The Canadian National Mogul team put another three World Cup medals into the country’s coffers at a dual mogul event with Alex Bilodeau winning silver while Mikael Kingsbury and Justine Dufour-Lapointe won bronze.
Bryon Wilson of the US won the men’s event after Bilodeau lost control during the middle section of the final dual; the reigning Olympic and Dual Mogul World Champion was forced to throw a huge old-school double-daffy off the final kicker instead of his signature back flip.
The final was an indication of how the day went for Rosemere, Que.’s Bilodeau, who pointed out that the relatively-short course with icy bumps, “wasn’t easy but it was easy to make mistakes.
“You need to be on that course, when you go faster your chances are doubling and quadrupling of making mistakes, I think we were going pretty fast today and that was my strategy all along, but I also made mistakes.”
In fact, Bilodeau, who took most of last season off, said he was lucky just to have made it to the 16-man finals.
“I got a pretty good gift in the morning,” he said of his 13th place qualification run. “I didn’t ski well in qualifiers, but I got to go to finals and I made the best out of it. I also make mistakes in my two last duals in the middle section.
“All of this just shows me there’s still place for improvement. I don’t know if it’s that I’m not really comfortable with racing, it’s been a while, I don’t know if that’s the case, but there’s still stuff I want to improve. I think that with Mike (Michel Hamelin) I have the best coach in the world, so I should be able to work with him over the Christmas break to improve before the next race,” said Bilodeau, who added, “Hey, it’s duals, anything can happen and you never know until you’re over the finish line. I think my experience was what gave me the edge today.”
Kingsbury explained that the best strategy on a short course is to go as fast as possible at the start to get ahead.
The 20-year old lost a dramatic semi-final dual to Bilodeau to put him in the small final against teammate Philippe Marquis of Quebec City.
Kingsbury said, “Alex and I went pretty all out in our dual, with two big back fulls on top. I think Alex blew out a little and I kept going, but then I caught an edge before the final air and went forward, I think I did a front flip on the bottom air, I’m not too sure. Losing control like that is not the kind of thing I do normally, but we were going all out, just a little too fast for both of us.”
Against Marquis in the small final, Kingsbury said that Marquis was ahead in that dual until he picked up a little too much speed and lost control in the middle section, Kingsbury finished the run looking composed and confident and the bronze was his.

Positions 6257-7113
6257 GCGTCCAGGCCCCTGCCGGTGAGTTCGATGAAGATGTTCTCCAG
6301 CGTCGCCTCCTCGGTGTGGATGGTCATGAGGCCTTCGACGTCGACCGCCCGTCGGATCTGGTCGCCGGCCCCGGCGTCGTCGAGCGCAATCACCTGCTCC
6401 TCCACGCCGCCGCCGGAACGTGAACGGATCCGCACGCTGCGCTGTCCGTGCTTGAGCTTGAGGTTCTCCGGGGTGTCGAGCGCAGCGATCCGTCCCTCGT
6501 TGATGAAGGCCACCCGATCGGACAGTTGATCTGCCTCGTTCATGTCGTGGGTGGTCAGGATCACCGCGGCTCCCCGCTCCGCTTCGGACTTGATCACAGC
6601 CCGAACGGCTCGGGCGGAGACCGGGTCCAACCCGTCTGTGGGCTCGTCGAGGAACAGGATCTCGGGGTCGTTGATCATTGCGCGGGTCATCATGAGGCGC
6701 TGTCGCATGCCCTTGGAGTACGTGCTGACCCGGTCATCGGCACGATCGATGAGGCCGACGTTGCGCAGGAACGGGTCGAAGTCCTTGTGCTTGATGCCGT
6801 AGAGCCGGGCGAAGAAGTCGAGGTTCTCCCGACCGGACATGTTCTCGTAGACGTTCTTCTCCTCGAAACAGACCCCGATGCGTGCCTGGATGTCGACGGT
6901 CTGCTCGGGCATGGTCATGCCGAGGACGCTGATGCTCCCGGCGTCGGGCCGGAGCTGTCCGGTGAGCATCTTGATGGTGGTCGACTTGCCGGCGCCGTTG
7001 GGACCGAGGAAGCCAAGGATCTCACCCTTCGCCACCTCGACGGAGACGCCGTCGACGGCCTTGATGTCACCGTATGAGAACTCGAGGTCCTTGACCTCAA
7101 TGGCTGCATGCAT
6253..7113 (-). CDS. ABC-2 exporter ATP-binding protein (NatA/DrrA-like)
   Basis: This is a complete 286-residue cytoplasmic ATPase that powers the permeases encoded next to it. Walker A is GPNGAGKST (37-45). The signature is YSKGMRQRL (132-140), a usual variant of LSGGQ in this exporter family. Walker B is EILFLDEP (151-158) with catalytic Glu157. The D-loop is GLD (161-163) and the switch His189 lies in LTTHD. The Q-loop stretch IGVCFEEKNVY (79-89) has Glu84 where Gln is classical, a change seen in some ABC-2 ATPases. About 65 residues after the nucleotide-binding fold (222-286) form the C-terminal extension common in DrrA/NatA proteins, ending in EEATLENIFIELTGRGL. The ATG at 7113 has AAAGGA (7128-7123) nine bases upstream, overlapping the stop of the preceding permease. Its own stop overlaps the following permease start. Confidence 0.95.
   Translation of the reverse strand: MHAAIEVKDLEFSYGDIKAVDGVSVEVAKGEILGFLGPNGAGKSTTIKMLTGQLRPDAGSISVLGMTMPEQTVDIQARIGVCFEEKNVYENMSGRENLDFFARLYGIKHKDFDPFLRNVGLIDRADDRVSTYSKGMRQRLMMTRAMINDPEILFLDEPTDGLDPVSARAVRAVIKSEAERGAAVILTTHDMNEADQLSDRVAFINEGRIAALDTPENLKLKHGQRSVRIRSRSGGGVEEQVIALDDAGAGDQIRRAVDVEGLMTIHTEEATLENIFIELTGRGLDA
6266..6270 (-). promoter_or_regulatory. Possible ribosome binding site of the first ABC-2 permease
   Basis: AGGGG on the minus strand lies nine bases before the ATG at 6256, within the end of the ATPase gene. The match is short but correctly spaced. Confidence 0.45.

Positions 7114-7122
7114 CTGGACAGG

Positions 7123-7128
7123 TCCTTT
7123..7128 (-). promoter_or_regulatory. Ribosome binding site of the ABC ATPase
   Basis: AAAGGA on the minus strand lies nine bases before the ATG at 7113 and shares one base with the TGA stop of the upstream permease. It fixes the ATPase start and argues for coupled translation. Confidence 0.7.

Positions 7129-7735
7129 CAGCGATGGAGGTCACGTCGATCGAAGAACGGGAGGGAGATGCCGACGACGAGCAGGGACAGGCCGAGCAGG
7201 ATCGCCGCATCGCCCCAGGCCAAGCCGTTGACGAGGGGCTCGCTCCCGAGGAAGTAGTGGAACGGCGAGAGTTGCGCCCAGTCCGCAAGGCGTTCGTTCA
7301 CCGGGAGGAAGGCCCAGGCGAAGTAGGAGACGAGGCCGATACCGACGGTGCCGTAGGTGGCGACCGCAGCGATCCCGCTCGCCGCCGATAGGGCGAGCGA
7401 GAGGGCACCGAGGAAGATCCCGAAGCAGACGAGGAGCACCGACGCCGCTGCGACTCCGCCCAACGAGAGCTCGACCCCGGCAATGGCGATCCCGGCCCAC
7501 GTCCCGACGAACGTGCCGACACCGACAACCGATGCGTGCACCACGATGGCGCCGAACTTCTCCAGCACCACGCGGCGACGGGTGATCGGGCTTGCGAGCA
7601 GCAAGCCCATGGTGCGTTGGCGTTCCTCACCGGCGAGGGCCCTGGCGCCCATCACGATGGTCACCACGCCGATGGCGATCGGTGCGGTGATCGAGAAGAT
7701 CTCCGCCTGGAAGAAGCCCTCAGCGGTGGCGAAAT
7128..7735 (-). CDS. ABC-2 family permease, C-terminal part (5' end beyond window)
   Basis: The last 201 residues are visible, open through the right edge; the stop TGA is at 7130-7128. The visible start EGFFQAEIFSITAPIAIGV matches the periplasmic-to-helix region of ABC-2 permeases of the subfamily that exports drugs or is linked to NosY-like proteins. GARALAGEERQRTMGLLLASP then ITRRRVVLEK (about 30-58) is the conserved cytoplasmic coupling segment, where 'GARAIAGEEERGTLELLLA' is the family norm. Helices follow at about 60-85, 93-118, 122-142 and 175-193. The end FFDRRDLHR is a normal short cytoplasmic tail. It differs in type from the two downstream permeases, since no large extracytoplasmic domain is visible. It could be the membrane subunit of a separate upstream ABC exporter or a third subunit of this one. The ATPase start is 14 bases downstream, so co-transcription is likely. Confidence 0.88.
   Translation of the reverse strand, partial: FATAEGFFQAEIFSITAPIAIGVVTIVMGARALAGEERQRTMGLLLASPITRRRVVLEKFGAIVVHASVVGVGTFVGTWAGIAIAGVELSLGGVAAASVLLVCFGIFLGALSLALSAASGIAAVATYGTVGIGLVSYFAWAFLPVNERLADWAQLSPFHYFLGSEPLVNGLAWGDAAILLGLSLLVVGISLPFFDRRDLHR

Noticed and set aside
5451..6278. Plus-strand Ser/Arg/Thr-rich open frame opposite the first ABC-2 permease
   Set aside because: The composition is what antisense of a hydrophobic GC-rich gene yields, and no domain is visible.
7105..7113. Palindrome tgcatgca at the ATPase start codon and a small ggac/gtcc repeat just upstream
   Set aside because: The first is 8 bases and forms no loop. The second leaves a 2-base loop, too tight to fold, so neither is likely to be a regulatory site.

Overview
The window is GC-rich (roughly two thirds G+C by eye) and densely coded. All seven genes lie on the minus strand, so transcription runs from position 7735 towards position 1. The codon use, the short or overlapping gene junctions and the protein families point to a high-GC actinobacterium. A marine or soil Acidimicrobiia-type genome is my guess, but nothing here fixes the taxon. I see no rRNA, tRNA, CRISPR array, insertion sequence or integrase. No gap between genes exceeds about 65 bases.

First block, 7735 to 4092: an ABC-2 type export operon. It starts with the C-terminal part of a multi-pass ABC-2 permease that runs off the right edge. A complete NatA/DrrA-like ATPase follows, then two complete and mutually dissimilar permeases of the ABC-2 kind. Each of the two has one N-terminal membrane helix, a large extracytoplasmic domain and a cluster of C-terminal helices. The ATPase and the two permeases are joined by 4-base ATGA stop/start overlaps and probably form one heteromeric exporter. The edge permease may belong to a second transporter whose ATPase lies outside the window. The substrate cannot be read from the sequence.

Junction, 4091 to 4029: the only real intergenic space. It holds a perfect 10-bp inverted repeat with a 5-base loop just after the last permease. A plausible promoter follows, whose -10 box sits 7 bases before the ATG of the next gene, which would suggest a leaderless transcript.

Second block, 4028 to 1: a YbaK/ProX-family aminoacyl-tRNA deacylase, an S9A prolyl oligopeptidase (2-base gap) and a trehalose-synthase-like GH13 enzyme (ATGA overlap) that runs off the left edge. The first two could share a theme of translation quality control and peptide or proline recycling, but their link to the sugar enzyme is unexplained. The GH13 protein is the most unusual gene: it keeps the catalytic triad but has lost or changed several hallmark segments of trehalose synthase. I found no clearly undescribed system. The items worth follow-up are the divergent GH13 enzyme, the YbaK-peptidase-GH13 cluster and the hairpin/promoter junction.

The medal was the 16th consecutive FIS Freestyle World Cup podium for Deux-Montagnes, Que.’s Kingsbury, who retains the yellow bib, although he is now tied in points with Bilodeau after two competitions this season.
“That’s pretty crazy, it’s consistency I think. I’m happy, I don’t think there’s anything magic, to wining 16 medals in a row, I’m just training to do my run every week,” he said.
Marc-Antoine Gagnon of Terrebonne, Que was fifth and Cedric Rochon of St. Sauveur, Que. was 10th in the 16-man final. Pascal Olivier Gagne of Montreal finished 26th and Quebec City’s Simon-Pouliot Cavanagh did not finish.
On the women’s side, it was the second win in two events for Heather McPhie of the US who beat her teammate Heidi Kloser in the final. Montreal’s Justine Dufour-Lapointe edged Britney Cox of Australia for the bronze.
Dufour-Lapointe, the youngest of three Canadian sisters on the mogul tour also mentioned that her strategy was to have a strong, fast start on the course.
Referring to her semi-final run against McPhie, the 18-year-old said, “Against Heather I really pushed myself and gave it everything I had. I finished first for the time, but the points were 18-17 for Heather. When I finished the race I really thought I won, I’m not exactly sure what happened, I’ll have to look at the video,”
In the small final dual against Cox, Dufour-Lapointe said, “I gave everything and didn’t make any mistakes.”
Noting that for the second week in a row the entire Canadian women’s World Cup team made it to finals, Dufour-Lapointe said, “That’s so cool, we have a really strong team and we have a strong coach team, I think we’re going to do great this season. I’m happy, it’s a good start to the season.”
Chloe Dufour-Lapointe finished third; Chelsea Henitiuk of Spruce Grove, Alta was ninth; Audrey Robichaud of Quebec City was 11th, Andi Naude of Penticton, B.C. was 13th and Maxime Dufour-Lapointe was 16th.
FIS Freestyle action continues on January 5 with an aerial event in Changchun, China.